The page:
8 ND ND 0.2/ND <LOQ/ND
9 ND ND 0.2/ND <LOQ/ND

MAE and QuEChERS comparison

The analytical results of real samples shown in Table 3 indicate that, under the experimental conditions employed in the present communication, MAE provides better extractability of incurred residues present in real samples as it detects not only more pesticides but also the residue concentrations found are higher than QuEChERS.

The reason of these results could be based in the efficiency of microwave energy, which is higher than manual agitation for the extraction of the residues from the matrix.

Concerning matrix effect MAE presented more compounds showing signal enhancement than QuEChERS (Fig. 1). However, is more effective avoiding the extraction of caffeine, which is the main detected interference.

In general, MAE method ensured lower to similar LOD for all pesticides except for fensulfothion, compared with QuEChERS method, while the LOQ (lowest validated level) for 28 pesticides in both methods were similar. If LOQ are calculated as LOD × 10, 13 pesticides could be assessed for MRL compliance with MAE method and three pesticides with QuEChERS.

Comparing the accuracy and precision of both methods, MAE presented better performance than QuEChERS, since the recoveries of 33 pesticides were within the range 70–118% with RSDs from 1 to 18%. QuEChERS method presented recovery rates between 70 and 120% and RSDs in the range 3–21% for 27 pesticides, at the lowest spiking level. Some of the obtained results in this study with QuEChERS method were similar to those reported by Lozano et al. (2012), in different types of tea using GC-QqQ/MS.

QuEChERS methodology is simple, cheap, practically no glassware is needed, and it is more environmentally friendly as the solvent consumption is lower than MAE.

MAE presented good performance, it allows the simultaneous extraction of 10 samples, but the equipment required is not often available in the laboratories.

The present study demonstrated that although both methods are suitable for the analysis of pesticide residues in yerba mate, MAE presented a better performance under the experimental conditions tested.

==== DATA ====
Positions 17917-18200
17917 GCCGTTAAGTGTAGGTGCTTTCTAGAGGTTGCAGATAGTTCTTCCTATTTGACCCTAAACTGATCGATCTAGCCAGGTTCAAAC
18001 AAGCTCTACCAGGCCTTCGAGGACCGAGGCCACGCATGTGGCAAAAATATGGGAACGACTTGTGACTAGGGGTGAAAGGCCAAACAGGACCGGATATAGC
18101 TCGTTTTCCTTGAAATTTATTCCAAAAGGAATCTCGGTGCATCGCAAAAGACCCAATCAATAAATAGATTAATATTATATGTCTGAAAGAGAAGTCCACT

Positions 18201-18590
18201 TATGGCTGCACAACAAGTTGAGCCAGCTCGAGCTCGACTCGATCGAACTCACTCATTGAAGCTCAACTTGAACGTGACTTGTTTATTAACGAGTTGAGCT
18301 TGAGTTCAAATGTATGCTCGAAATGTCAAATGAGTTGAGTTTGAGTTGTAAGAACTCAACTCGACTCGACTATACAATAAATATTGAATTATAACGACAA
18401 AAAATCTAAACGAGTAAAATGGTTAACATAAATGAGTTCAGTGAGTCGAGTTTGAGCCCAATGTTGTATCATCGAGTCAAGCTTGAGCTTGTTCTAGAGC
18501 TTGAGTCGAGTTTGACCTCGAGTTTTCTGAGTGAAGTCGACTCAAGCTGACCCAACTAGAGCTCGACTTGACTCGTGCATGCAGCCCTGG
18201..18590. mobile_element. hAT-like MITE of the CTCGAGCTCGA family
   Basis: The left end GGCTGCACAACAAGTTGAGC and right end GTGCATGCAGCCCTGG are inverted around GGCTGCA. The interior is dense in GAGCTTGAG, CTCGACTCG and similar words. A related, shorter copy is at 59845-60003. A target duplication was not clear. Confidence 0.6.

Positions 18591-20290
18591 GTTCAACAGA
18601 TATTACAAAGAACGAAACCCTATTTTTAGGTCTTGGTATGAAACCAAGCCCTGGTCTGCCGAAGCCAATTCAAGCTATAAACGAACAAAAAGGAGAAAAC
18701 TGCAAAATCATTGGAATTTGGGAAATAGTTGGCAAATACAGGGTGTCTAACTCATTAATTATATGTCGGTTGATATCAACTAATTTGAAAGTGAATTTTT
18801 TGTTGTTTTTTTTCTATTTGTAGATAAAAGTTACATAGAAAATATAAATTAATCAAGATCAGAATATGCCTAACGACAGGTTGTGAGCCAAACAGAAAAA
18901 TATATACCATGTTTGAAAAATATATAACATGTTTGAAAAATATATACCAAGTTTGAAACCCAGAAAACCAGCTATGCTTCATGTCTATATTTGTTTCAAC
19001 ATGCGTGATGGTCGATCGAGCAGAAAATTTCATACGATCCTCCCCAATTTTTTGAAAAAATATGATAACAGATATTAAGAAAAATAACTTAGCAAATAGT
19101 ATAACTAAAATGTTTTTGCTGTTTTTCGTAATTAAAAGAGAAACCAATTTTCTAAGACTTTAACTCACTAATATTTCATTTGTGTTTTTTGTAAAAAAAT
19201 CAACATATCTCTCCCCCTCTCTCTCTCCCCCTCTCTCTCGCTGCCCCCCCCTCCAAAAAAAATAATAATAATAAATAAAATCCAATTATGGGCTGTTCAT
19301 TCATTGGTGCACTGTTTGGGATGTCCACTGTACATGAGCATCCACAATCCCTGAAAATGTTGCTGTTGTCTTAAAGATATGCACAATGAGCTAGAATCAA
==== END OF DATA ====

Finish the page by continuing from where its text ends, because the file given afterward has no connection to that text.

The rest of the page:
Yerba mate is consumed daily by almost 50 million people but there are few data on the literature concerning the persistence of pesticide residues in the processed leaves. This work might help to gather the information needed to perform studies on pesticide residue exposure of the population due to yerba mate intake.


The authors gratefully acknowledge the European Commission (Alfa II Programme B-Project EUROLANTRAP, No. AML/B7-311/97/0666/II0461-FA-FCD-FI).


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Received: July 16, 2014; Accepted: February 02, 2015

*Corresponding author at: Polo Agroalimentario y Agroindustrial, Departa-mento de Química del Litoral, Centro Universitario de Paysandú, Universidad dela República, Estación Experimental Mario Cassinoni, Ruta 3, Km 363, Paysandú,Uruguay. E-mail: (H. Heinzen).


Present address: Democritus University of Thrace, Faculty of Agricultural Development, Laboratory of Agricultural Pharmacology & Ecotoxicology, 193, Pantazidou str. 68200, N. Orestiada, Greece.

Authors' contributions

JG, SN and LP performed the laboratory work, data and chromatographic analysis. HH and ZV ran the first trial experiments with MAE. ZV analyzed the real samples in the GC–(ITD)-MS, LP, ZV and SN drafted the paper. VC, LP and HH gave the works conceptual frame, participated in the results discussion and the manuscript final writing. ZV and EPM supervised the laboratory work and ZV contributed to critical reading of the manuscript.

Conflict of interest

The authors have no conflict of interest to declare.